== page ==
Additionally, the Nintendo 2DS for many people is just another device to carry around. We don't need extras, we all already have enough gadgets nowadays. If playing Animal Crossing means I need to lug around another gadget with another charger, sign me up for Angry Birds. And since I'd be using a smartphone with Angry Birds, I can also use any other app, check my mail, browse the web, listen to music, text message, and make voice or video calls. The Nintendo 2DS can play games and not much else.

No one can deny that games with characters like Mario or Zelda are insanely fun to play and can easily wipe out any smartphone game. It's night and day, really. However, when Mario or Zelda require you to buy a new device to carry around with another charging cable plus buy the (usually expensive) game itself, it's easy to settle for what's available to buy or download on our smartphones.

In order to compete, Nintendo needs to seriously consider dropping the price of the games, and perhaps even try to hit a sub-$100 price point on the hardware. Adding some more useful WiFi-enabled features couldn't hurt either. This would not only keep current gamers loyal to the brand, but it would attract casual gamers stuck in the smartphone's "good enough" zone.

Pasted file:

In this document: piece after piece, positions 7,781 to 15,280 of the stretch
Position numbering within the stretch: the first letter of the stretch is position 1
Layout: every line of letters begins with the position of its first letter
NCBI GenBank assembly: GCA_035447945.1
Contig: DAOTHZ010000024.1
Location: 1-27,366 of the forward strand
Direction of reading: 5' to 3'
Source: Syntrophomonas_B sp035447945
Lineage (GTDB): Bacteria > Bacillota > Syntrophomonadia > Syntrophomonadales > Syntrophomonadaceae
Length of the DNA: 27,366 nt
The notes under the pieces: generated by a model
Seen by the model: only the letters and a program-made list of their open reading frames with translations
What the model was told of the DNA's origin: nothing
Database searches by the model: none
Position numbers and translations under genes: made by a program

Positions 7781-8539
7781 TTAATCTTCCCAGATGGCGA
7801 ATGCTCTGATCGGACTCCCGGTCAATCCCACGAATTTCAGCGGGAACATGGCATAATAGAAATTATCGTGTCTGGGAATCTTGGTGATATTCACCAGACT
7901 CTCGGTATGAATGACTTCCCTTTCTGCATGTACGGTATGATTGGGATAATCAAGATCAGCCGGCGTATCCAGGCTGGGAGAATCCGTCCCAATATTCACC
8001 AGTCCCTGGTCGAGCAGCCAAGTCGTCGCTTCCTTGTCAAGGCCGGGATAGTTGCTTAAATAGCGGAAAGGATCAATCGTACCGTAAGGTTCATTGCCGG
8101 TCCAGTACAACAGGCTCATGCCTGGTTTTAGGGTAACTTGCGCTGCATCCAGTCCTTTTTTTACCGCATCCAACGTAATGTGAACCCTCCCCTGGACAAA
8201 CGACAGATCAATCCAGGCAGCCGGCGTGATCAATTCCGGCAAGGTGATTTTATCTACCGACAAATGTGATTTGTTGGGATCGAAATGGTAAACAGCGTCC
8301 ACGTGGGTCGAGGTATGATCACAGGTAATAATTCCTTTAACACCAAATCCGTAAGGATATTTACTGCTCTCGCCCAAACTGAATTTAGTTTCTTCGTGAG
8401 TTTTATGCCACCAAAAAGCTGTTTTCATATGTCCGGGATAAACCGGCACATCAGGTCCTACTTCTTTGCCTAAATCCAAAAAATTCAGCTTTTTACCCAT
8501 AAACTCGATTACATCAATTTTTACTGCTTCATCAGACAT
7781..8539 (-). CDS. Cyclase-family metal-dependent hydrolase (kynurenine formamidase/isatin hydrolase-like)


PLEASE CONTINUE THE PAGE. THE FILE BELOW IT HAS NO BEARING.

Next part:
A $130 2D portable gaming device does seem like a solution to something, but it's not for the problem Nintendo desperately needs to address.

Image via Nintendo

Report a problem with article
Previous Story

ORIGIN PC is "definitely" looking at adding next-gen consoles inside Big O PC

Next Story

Xbox business spinoff? Could be possible with Ballmer out of the picture

65 Comments

View more comments

This article is ridiculous smart phones are not a threat the 3DS/2DS , the people buying are people wanting to play console quality games on the go, some will also be smartphone gamers, some wont.

But the point is many of the people who used to buy these dedicated gaming devices to get their gaming fix can now get their gaming fix on smartphones, and aren't buying separate hardware anymore for gaming. Games on smartphones are good enough for most people. You're right that the people buying the 2DS/3DS want console-quality games, but if Nintendo made some changes to their strategy, I think there could be a lot more potential.